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Encouraging Children to Act Out!



In addition to aging and dementia, the Rusted Lab is curious about the development of children and how it compares to the aging process later on in life. Molly Berenhaus, a second year PhD student and devoted member of the Rusted lab, is currently looking at the benefits of action (e.g., hand movements) and externalisation (e.g., creating a storyboard) on children’s understanding  and appreciation of short stories.  

Over the course of this academic year, Molly has been working with children in year 5 at a local primary school to investigate the benefits of two strategies on reading comprehension processes. Specifically she’s comparing the benefits of encouraging children to construct a visual representation of a short story (“Storyboard Construction”) using plastic cut-outs to the benefits of encouraging children to act out a short story (“Active Experiencing”) using different voices and hand movements. Both strategies have been found to help children understand what they’re reading (and enjoy doing it!) but now we have to find out  what specific aspects of a story they help children understand (The layout of the scene? Information about the protagonist?). Molly’s research is interested in just that!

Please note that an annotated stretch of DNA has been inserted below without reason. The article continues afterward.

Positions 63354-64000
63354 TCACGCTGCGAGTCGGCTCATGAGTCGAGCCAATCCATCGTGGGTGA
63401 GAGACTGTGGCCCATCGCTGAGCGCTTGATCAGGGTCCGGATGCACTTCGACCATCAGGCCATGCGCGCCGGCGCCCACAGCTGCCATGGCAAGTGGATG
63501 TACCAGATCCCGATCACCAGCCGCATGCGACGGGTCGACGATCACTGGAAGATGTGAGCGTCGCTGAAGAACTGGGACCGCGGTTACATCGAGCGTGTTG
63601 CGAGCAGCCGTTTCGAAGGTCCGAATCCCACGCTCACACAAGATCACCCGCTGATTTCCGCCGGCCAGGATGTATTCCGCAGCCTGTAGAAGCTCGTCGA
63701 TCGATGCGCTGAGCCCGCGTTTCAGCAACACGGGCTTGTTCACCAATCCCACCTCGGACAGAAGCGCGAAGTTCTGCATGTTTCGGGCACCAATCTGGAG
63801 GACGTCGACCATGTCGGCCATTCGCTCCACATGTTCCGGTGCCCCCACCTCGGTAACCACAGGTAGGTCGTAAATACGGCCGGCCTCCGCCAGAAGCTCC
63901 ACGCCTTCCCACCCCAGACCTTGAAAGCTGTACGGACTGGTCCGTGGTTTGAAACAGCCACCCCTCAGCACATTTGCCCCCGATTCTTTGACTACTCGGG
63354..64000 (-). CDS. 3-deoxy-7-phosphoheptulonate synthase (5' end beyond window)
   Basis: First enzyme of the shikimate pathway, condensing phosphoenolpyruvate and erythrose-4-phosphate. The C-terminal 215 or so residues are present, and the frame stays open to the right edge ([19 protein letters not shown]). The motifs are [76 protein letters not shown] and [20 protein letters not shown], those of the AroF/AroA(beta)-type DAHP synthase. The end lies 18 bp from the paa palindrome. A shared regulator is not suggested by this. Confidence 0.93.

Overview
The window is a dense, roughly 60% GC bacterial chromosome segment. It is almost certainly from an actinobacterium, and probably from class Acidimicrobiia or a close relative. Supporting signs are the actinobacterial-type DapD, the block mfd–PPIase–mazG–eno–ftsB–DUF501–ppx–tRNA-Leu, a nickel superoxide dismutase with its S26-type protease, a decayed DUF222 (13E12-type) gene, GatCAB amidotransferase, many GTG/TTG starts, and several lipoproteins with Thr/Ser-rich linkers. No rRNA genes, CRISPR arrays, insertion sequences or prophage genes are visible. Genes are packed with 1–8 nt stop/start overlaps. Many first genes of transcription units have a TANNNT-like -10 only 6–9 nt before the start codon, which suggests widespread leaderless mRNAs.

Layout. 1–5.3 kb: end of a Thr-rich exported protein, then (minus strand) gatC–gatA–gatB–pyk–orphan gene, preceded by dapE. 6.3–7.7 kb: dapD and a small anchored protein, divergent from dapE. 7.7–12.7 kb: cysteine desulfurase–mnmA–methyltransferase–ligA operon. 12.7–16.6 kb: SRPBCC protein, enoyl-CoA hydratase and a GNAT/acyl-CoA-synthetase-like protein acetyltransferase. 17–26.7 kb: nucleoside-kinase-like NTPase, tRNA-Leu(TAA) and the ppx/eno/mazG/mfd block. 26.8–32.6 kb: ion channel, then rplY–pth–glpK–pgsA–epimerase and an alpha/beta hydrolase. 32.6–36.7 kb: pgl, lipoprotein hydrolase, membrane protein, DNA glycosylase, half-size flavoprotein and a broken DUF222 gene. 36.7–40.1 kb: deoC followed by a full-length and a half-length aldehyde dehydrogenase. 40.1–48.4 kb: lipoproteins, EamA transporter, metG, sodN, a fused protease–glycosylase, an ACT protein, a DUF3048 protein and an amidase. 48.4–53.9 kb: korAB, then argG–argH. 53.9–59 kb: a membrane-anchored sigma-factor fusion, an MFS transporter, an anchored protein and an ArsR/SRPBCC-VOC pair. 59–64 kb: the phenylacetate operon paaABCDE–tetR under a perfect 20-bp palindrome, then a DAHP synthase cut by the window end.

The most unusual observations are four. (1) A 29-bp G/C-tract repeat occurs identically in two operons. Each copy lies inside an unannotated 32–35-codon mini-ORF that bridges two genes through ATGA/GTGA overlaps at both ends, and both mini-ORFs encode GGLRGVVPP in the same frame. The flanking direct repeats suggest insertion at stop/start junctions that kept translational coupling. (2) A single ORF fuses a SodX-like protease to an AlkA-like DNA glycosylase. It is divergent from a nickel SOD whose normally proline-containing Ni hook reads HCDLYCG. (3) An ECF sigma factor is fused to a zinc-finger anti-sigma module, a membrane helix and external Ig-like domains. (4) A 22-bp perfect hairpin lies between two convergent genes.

To find out more, please contact Molly at

Jenny Rusted's Lab Group website.

Undergrads sign up for Summer research experience.




We are really pleased that this year, three Psychology undergraduates have secured special bursaries to fund summer placements in the Rusted Lab.  Lisa Robogo was awarded a Junior Research Associate Bursary from the University of Sussex to work with our Sussex Partnership Trust colleagues on a study of interventions to help behavior management in people with dementia.  Dan Goodwin was awarded another of these competitive University Junior Research Associate bursaries to work on a behavioural genetics project, part of the new Alzheimers Society Doctoral Training Centre research programme we are beginning this year. And finally, Juliana Burgardt, a visiting student from Brazil, supported by a Science Without Frontiers bursary, will be learning about cognitive profiling and age-related changes.  It is a special pleasure to be able to introduce enthusiastic young scientists to our ongoing research activities, to let them see how things work in practice, how we work as a group, and how exciting it is to see results emerging as you follow a project through from inception to completion.  Welcome to all!


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